From Deborah Franklin
ALS: American Philosophical Society
May [14?–] 16, 1772
My Dear child
but be fore I can say aney thing I muste Stop to tell who I am writeing to I tell him to Grand papah so then he is gon so I am to tell you that this morning Capt. Loxley is arived but I have not had a letter as yit5 I have not a lowed my selef the libertey to make complaintes to you of aney Sorte but this has bin the moste malleycoley winter that I ever knew in my memery. We air obliged to make fiers in the roome to set by and it is 14 of may.
Wee had the pleshuer of seeing your worthey friend mr. Small but his stay was so verey Shorte that it cold [could] not be Cold [called] a visit only a vis. When you see him my Compleymentes to him tell him that B Franklin is better recon Sild to his father and begins to inquier after him and coles him Papey6 he is a verey busey lad. I have not heard one word from Capt. Loxley so I supose he shiped a way with oute you know of it.
I have bin coled to mr. Sumaines as he is verey neare his end it is a bove seven years [since] he has bin abel to due aney thing to suporte him selef7 and I think shee is not halef so big as shee yous to be. I may goe helpe her and suporte her under her dificalty.
I donte know aney news worthe writeing to you be plesd to give my beste love and thankes to mrs. Stephenson for all her kines to my Husband and Son while with her to Mrs. Huson. Kis her son for me I hear her Son is a fine Lad my love to Salley Franklin mrs. Strahans famely Mr. and Mrs. Weeste and all that know me I have not heard of mrs. Sumaines Dafter.8 I did to a write another sorte of a letter but it has lefte me at presant. I am your afeckshonet wife
I shold a sed sumthing a boute your giveing a power to mr. Beache.9 I am verey uncapall of dueing aney bisnes as I am not abell to walke a boute and my memarey so so poorley and sum times worse then others. Capt. Folkner has bin hear this day he will tell you he can poot on speek tickels and look like you. I shold say sume thing say sume clearly a boute me in regard to her kines to mr. Beach1 I will when I am better. As to the Squerels I am glad thay got Safe and well but I am a fraid as thay air not in the ground squerel I have maid inquirey after them but it is to soon but I am told thay air so willd that it is harde to tame them. Let me know wuther thay air a live and is tame and tame and hapey I shold be glad to her [hear] that thay give pleshuer.2 This is a dul day to me. Salley is writin we have bin expecktin to have Billeys letters down I hope thay will be down in the evening. Benj Franklin ses aske Grand papah Blessme give my Duty to him. I hope I shall be in better sperrites by next opertunety. I am your afeckshonet Wife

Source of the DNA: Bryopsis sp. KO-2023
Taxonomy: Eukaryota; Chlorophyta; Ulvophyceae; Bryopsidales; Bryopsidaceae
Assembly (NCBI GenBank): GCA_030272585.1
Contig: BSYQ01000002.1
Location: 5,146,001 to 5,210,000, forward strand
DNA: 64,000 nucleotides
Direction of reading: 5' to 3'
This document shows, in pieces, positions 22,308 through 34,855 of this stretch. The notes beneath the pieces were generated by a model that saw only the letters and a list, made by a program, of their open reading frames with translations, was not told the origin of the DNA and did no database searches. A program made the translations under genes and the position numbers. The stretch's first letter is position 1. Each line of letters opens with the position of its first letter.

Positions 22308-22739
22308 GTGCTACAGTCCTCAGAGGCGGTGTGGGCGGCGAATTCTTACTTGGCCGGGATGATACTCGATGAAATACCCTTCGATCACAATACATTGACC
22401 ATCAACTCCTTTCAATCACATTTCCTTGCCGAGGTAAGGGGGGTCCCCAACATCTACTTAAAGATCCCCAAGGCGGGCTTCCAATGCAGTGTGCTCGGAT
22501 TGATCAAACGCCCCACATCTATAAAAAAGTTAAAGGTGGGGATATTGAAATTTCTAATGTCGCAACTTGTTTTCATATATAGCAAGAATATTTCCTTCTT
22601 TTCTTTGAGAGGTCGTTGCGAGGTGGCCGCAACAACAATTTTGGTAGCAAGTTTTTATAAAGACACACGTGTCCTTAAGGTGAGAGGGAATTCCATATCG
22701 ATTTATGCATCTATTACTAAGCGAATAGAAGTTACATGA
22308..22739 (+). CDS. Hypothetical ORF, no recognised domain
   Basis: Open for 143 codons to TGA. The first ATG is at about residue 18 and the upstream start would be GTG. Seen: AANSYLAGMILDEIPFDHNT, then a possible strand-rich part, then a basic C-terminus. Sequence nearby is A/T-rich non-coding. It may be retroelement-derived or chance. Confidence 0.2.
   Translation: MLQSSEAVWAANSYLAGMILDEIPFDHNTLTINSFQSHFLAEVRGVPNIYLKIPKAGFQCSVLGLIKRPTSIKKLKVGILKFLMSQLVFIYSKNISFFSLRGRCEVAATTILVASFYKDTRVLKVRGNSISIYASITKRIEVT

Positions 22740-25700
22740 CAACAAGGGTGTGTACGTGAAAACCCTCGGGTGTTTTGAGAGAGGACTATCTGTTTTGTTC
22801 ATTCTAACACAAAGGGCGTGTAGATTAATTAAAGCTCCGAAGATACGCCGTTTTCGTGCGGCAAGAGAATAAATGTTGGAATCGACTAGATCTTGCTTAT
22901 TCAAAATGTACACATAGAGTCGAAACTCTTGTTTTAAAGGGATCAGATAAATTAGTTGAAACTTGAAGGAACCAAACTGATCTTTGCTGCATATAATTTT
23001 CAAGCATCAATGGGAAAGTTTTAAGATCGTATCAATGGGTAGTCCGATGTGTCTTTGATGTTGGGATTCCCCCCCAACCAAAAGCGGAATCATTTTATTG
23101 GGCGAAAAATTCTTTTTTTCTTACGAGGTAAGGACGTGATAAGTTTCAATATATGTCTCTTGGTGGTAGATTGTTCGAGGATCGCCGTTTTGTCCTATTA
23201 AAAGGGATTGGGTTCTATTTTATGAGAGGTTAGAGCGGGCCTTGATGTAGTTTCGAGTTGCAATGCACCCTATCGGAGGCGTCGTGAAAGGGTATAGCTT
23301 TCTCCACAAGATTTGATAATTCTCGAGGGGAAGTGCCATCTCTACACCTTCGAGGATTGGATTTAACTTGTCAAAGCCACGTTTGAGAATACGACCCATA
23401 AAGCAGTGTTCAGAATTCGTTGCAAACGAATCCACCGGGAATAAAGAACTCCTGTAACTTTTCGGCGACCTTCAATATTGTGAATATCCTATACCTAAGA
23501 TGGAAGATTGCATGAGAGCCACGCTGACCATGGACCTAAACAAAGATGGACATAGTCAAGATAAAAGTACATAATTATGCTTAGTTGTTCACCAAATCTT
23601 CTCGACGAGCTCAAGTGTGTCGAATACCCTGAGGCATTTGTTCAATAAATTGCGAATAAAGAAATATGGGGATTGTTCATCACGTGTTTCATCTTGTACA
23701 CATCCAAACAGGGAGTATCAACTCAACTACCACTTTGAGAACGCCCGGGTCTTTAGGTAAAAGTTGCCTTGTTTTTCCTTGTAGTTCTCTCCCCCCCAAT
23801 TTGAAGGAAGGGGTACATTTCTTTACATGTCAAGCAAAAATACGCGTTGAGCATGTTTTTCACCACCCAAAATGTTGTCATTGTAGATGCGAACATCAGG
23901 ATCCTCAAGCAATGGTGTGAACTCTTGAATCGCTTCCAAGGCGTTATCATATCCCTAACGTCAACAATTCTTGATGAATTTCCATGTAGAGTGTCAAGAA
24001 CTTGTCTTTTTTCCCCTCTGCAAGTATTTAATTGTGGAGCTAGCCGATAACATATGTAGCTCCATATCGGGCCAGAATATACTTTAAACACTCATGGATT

Addressed: To / Benjamin Franklin Esqr.
5. The arrival of the Carolina, Capt. Benjamin Loxley, was reported in the Pa. Gaz., May 21; the same issue carried an advertisement, dated May 14, of Loxley’s intended departure for London.
6. Alexander Small had returned to New York from Jamaica in April, and Richard Bache had reached Philadelphia at the end of that month; see above, Small to BF, April 13, and BF to DF, Feb. 18. Small must have been in Philadelphia soon after Bache’s return, when the Kingbird, then two and a half, was still unaccustomed to a father who had been so long away.
7. Samuel Soumaine had been at death’s door since at least 1769: above, XVI, 213. He died before DF’s letter below, June 30.
8. Elizabeth Soumaine Empson had asked BF’s help in 1771; see above, XVIII, 83. That episode doubtless led him to inquire of DF about her.
9. The power of attorney to her and Richard Bache above, Feb. 17.
1. DF was, as she seemed to realize, incapable of saying “sume thing … clearly,” but we believe that she was referring again to Mrs. Stevenson’s kindness to Richard Bache, and that he was also the person who with spectacles on looked like BF; for the resemblance between them see above, XVIII, 258.
2. For the squirrels that DF had sent see BF to DF above, Jan. 28, and below, Aug. 22.